Sentence Examples with the word safety

Before he could pass the river with safety it was necessary to subdue certain fortresses, one of which was for several days vigorously defended by the governor, Yussuf Kothual, a Kharizmian.

There is more to be said for the political argument which induced Adam Smith to favour navigation laws, giving a preference to national shipping in national waters, and for a similar political argument in favour of dude:, on agricultural produce imported into the country, on the ground, as regards navigation, that the prosperity of the shipping industry in particular was essential to the safety of the country, and on the ground, as regards duties on agricultural produce, that the maintenance of a larger rural population and of a larger agricultural production than would exist under natural conditions of perfect free trade was essential to the wel:Fare of the state and even to its very existence in the possible event of a temporary defeat at sea and a partial blockade of the coasts.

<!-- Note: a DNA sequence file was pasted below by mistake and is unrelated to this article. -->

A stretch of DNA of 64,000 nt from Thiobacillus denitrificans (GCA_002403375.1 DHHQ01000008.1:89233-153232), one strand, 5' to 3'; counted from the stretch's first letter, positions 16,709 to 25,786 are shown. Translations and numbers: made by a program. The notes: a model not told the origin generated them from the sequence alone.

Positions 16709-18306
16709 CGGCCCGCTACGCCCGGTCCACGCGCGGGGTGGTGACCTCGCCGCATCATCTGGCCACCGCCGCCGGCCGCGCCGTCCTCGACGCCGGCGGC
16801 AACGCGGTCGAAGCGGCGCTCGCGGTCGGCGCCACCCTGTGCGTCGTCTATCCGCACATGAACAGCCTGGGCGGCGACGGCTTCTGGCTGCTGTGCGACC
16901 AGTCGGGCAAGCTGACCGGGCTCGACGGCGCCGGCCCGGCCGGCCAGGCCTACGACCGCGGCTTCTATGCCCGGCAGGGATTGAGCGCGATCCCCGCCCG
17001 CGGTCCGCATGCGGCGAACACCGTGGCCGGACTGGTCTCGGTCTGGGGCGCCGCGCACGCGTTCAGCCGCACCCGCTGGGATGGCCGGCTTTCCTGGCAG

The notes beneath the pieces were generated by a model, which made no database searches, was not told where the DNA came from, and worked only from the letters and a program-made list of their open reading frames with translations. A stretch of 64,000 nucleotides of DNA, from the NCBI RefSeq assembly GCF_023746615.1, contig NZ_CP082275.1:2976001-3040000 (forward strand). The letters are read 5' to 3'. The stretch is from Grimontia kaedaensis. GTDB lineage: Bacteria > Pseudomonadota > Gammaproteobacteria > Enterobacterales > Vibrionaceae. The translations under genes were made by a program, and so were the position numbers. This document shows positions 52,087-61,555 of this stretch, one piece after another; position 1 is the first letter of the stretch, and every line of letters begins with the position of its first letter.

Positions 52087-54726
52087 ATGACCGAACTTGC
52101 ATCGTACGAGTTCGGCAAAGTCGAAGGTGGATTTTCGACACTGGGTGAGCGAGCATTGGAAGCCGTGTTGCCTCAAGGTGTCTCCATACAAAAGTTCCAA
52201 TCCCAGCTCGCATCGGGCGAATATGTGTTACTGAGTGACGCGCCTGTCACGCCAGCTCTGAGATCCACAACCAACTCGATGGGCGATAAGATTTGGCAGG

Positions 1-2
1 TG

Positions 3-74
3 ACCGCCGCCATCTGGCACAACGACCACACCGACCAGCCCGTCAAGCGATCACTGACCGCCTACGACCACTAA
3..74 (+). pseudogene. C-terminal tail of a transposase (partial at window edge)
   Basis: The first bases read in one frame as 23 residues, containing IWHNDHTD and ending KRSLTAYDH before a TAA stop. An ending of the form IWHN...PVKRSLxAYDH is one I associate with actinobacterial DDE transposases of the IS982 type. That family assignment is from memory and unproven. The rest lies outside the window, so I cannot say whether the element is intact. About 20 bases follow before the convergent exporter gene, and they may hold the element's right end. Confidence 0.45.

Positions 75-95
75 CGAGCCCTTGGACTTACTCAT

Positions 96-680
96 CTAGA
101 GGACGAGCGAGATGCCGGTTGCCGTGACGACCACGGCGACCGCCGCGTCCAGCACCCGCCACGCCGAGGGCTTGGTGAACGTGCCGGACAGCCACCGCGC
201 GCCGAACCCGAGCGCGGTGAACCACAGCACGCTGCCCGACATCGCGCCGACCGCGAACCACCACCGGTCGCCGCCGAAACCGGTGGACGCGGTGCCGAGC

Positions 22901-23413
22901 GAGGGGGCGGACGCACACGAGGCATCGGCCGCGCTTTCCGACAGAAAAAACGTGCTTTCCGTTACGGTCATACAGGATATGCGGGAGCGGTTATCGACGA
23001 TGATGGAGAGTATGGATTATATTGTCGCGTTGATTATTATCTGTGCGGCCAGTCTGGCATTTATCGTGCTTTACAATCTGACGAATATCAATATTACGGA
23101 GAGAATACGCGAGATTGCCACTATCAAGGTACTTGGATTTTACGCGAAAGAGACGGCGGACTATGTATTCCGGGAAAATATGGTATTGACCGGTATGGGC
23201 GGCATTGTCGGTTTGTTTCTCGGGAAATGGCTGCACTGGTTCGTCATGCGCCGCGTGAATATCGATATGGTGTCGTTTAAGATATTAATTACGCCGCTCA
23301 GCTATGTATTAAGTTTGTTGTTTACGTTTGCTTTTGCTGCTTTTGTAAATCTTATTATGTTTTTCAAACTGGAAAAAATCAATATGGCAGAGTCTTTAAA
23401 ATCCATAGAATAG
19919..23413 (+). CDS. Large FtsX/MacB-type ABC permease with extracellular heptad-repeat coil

After the Waziristan expedition of 1894 Wana was occupied by British troops in order to dominate the Gomal and Waziristan; but on the formation of the North-West Frontier Province in 1901 it was decided to replace these troops by the South Waziristan militia, who now secure the safety of the pass.

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When the tumult of the Rawendis took place he saw clearly that his personal safety was not assured in Hashimiya,' where a riot of the populace could be very dangerous, and his troops were continually exposed to the perverting influence of the fickle and disloyal citizens of Kufa.

On one occasion when Colonel Napier was called from home on foreign service, these papers, together with a portrait of John Napier and a Bible with his autograph, were deposited for safety in a room of the house at Milliken, in Renfrewshire.

The fallout was less important than ensuring the safety of everyone outside of the town.

To lessen the danger from blasting operations the use of special safety explosives is required in Great Britain and some European countries.

Kalun, without pursuing any career of active conquest, did much to consolidate his dominions, and especially to extend Egyptian commerce, for which purpose he started passports enabling merchants to travel with safety through Egypt and Syria as far as India.

John sought safety in flight, but was discovered in his place of hiding and brought back to Rome, where after enduring cruel and ignominious tortures he was immured in a dungeon.

It lives in a burrow, generally excavated by itself; but when pursued, seeks safety in flight, rather than by a retreat to its hole.